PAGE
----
There is a reason why we celebrate Christmas at the end of December, when the weather has turned cold, the days are short and the nights are long and dark. There is a reason we celebrate Christmas at the darkest, coldest time of the year. There is a reason why we come out into the dark, cold night and make our way to churches and chapels, cathedrals and monasteries all over the world, on this night of all nights.
Our ancestors in the faith knew why, because they knew something about night and about darkness. They who lived in a world lit only by fire, knew that the world, at least at this time of the year, was indeed a dark, cold place. They knew something about the dark. They knew, as we probably don’t, how easy it is to get lost in the dark. They knew, as we probably don’t, that there are indeed things to be afraid of in the dark. They knew, as we probably don’t, that danger lurked in the darkness of the night. Continue reading →
In 1940, Fr. Gregory Petrov, a Russian Orthodox priest, died in a Soviet labor camp in Siberia. Among his possessions was found a copy of a hymn entitled “Glory to God for All Things.” It is uncertain whether Petrov composed the hymn, but it is clear that it was written during the period of intense, coordinated persecution of the Church in Russia begun under Lenin. The systematic attempt to annihilate religious identity in Russia continued in waves of varying intensity until the dissolution of the Soviet Union in 1991. The hymn so cherished by Petrov was copied and distributed secretly, sung and recited in clandestine gatherings of the faithful during those years, as Christians in the millions were arrested, imprisoned, tortured, sent to mental hospitals, barred from worshipping, praying, training new clergy or building churches. The hymn is now easy to find in English translation. I discovered it a few years ago, and my gratitude to God is always kindled anew when I return to its litanies of undaunted thanksgiving: Continue reading →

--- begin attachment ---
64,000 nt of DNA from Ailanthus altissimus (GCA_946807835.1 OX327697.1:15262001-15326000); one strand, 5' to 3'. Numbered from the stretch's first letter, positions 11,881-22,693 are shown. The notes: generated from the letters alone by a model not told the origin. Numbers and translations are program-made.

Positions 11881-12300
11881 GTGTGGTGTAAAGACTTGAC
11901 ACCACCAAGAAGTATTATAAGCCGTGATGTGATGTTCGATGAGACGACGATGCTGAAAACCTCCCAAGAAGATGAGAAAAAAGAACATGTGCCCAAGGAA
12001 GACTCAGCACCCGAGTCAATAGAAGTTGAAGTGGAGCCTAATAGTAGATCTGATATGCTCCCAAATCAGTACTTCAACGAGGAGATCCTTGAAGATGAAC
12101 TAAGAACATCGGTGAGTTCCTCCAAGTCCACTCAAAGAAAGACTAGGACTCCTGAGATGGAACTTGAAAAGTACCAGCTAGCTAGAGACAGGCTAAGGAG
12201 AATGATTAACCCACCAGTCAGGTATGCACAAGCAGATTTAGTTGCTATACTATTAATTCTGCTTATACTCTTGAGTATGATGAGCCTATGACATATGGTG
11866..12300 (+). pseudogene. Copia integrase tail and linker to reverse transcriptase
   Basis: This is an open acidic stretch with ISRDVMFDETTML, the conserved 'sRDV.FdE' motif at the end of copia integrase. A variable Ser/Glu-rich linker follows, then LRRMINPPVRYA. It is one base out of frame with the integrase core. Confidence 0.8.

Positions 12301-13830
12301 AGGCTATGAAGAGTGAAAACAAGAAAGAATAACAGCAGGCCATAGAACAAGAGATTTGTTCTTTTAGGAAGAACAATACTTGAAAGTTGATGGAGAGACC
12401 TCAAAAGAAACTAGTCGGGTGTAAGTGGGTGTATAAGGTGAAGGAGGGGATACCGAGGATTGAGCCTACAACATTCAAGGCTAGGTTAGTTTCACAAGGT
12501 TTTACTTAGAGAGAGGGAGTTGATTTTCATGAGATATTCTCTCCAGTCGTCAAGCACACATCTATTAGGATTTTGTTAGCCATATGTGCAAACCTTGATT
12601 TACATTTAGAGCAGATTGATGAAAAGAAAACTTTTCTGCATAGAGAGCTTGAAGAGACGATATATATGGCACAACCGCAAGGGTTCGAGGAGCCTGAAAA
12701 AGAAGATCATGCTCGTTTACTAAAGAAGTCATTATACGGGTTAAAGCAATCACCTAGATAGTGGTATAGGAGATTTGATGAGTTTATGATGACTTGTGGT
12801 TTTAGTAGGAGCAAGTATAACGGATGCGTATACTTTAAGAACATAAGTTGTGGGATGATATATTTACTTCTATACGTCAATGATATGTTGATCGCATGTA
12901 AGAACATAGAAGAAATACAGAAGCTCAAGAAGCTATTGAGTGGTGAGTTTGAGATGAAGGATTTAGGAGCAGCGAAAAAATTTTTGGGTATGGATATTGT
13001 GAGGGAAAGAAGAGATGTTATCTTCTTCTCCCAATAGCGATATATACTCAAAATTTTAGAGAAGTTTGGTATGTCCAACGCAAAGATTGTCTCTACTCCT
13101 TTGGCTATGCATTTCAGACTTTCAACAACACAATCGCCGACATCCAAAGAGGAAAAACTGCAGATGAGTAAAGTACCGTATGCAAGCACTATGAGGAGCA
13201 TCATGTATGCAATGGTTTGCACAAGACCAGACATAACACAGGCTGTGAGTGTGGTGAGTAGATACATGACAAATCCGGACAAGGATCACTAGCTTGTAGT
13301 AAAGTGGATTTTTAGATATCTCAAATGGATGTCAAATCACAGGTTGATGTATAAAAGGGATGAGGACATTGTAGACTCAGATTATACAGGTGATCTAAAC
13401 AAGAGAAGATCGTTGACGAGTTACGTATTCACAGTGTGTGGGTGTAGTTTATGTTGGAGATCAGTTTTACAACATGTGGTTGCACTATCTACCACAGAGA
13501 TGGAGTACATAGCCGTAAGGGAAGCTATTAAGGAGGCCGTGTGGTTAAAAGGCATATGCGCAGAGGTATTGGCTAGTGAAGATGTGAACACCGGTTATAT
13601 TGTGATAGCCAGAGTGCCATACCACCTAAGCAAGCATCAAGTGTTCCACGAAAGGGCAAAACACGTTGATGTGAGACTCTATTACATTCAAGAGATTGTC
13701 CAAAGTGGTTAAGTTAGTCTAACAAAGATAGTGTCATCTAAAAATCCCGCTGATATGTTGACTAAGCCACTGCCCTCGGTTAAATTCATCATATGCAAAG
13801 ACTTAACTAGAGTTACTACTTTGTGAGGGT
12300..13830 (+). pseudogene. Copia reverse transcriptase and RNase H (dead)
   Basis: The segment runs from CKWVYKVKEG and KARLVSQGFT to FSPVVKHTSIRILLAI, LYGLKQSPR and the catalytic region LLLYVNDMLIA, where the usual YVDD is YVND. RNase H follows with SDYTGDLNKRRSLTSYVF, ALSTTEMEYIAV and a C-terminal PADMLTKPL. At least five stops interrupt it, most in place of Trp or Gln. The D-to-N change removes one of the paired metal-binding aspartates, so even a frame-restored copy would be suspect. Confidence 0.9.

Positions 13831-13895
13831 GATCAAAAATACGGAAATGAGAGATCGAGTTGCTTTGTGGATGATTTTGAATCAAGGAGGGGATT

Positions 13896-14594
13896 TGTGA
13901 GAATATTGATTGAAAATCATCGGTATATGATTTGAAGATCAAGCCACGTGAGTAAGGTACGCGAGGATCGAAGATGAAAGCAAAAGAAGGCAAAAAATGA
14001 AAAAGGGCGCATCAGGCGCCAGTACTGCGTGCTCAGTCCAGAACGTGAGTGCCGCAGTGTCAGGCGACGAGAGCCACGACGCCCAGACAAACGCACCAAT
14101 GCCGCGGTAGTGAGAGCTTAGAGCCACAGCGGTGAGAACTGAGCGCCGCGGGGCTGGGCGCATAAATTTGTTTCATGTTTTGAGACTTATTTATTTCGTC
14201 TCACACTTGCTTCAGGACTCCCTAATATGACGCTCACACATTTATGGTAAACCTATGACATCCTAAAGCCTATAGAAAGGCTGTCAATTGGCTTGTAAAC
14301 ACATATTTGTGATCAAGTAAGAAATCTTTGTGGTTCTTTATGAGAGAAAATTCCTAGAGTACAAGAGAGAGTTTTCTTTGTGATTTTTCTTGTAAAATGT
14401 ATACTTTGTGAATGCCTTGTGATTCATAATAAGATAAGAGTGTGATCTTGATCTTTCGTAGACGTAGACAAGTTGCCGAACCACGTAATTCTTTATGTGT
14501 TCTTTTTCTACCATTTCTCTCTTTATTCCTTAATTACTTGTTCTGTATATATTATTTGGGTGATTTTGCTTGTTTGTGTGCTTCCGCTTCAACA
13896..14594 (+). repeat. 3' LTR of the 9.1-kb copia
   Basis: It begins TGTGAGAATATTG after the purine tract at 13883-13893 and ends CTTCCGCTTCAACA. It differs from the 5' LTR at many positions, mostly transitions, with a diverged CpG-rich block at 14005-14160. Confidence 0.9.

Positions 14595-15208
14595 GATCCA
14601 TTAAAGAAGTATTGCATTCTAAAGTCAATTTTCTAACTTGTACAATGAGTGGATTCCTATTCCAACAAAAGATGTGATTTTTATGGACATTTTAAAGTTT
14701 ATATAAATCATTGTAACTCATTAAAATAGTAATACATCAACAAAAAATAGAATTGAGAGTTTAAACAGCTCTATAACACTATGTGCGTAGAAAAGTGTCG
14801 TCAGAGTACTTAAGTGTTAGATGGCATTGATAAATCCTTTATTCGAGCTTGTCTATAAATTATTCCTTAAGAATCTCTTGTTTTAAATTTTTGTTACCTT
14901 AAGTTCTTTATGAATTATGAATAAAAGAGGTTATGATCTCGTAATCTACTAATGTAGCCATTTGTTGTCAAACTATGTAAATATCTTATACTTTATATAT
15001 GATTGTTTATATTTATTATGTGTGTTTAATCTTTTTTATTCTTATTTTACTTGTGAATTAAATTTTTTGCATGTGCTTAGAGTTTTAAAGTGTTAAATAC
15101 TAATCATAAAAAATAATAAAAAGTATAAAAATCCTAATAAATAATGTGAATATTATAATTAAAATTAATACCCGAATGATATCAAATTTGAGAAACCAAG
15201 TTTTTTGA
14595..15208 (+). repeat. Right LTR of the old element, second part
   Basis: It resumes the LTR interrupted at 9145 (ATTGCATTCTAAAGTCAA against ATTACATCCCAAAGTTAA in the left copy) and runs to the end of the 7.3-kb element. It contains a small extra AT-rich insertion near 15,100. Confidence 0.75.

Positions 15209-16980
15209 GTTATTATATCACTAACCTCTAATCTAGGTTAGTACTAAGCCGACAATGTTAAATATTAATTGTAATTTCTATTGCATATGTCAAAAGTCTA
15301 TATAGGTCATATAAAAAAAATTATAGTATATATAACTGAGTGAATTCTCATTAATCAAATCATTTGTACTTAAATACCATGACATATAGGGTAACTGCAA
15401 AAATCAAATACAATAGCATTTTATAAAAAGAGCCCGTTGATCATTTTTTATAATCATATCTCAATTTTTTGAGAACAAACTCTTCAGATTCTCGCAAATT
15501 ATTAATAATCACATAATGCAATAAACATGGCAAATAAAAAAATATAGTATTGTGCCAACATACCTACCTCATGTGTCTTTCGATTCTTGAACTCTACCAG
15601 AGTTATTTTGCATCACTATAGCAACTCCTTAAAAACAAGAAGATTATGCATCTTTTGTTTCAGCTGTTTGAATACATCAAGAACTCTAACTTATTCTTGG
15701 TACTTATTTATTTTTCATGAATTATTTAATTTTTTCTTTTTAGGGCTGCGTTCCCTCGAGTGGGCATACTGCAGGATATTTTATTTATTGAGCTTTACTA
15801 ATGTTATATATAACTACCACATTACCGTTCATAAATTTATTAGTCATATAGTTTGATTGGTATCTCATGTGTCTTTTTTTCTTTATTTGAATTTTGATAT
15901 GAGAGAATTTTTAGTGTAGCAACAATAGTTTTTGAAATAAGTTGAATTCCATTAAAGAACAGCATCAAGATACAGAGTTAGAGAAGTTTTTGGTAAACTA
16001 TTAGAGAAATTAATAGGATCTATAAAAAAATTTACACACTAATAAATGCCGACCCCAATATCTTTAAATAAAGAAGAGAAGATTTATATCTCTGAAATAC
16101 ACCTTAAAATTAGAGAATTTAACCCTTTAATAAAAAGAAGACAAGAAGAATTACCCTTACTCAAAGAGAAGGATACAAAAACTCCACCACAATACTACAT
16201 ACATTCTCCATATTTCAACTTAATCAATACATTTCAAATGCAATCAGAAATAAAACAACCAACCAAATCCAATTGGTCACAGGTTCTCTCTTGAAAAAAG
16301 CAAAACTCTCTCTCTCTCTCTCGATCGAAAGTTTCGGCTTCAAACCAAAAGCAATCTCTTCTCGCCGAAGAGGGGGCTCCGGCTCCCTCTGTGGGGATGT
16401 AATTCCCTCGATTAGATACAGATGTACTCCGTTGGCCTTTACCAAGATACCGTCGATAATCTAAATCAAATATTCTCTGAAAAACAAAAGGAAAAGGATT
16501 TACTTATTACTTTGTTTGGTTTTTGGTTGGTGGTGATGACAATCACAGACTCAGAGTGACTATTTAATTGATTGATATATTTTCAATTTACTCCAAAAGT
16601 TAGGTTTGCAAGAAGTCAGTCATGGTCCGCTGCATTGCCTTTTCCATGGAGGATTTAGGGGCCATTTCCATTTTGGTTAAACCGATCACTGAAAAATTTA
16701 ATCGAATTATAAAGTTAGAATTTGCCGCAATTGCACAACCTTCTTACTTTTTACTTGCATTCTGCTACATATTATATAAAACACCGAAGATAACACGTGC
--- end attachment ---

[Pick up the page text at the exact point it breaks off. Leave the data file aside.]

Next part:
For several years after college I worked for an international development and relief organization. We provided medical supplies and expatriate staff for hospitals in 80 or so of the economically-poorest countries of the world. My work was in personnel, which included preparing and orienting our medical workers for what they would encounter in their host culture. We always told them in great detail the worst they would likely experience: the extremes of the weather, the meager diet, the primitive sanitary conditions, the political tensions with the host government, the competition among various religious and political groups in their area, the lack of privacy, the prospect of their becoming sick, the homesickness and loneliness they would feel, the possible strains on their family, the desperate need for their work… and the haunting guilt they would probably feel being such privileged people in the face of such great poverty. Continue reading →